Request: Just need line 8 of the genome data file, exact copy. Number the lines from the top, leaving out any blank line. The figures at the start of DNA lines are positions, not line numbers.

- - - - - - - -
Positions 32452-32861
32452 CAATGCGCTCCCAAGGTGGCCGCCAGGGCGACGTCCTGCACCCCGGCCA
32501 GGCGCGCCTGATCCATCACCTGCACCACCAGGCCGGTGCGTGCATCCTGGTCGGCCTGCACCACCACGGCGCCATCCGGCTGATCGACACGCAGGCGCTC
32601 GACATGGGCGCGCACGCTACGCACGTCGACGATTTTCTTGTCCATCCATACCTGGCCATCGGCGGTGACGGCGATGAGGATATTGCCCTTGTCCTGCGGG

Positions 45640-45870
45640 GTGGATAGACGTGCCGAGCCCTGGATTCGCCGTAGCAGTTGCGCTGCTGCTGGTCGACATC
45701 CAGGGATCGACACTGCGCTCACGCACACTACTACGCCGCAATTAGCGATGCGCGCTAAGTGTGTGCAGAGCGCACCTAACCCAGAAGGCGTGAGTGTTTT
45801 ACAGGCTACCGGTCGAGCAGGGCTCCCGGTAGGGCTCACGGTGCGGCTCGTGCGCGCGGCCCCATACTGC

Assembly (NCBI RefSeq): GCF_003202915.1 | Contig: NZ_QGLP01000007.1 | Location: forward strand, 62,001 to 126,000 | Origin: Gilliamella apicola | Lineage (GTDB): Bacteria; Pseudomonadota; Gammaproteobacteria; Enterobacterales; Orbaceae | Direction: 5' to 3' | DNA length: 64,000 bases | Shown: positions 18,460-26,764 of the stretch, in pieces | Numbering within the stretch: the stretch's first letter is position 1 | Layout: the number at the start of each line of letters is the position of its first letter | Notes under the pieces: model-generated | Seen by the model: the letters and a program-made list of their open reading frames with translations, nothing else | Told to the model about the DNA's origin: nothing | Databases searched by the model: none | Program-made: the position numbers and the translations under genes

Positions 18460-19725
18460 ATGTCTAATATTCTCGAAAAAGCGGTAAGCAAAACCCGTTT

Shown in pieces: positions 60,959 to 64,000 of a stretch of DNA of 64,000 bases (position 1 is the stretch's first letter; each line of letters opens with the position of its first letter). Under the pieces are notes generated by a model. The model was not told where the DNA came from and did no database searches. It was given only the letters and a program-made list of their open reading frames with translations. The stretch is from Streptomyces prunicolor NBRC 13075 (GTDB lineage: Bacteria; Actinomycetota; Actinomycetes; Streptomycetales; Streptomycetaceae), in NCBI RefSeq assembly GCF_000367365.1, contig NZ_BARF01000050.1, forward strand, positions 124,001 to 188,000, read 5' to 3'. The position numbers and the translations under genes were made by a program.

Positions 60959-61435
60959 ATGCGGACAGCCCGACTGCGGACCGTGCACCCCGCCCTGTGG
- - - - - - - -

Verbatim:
45801 ACAGGCTACCGGTCGAGCAGGGCTCCCGGTAGGGCTCACGGTGCGGCTCGTGCGCGCGGCCCCATACTGC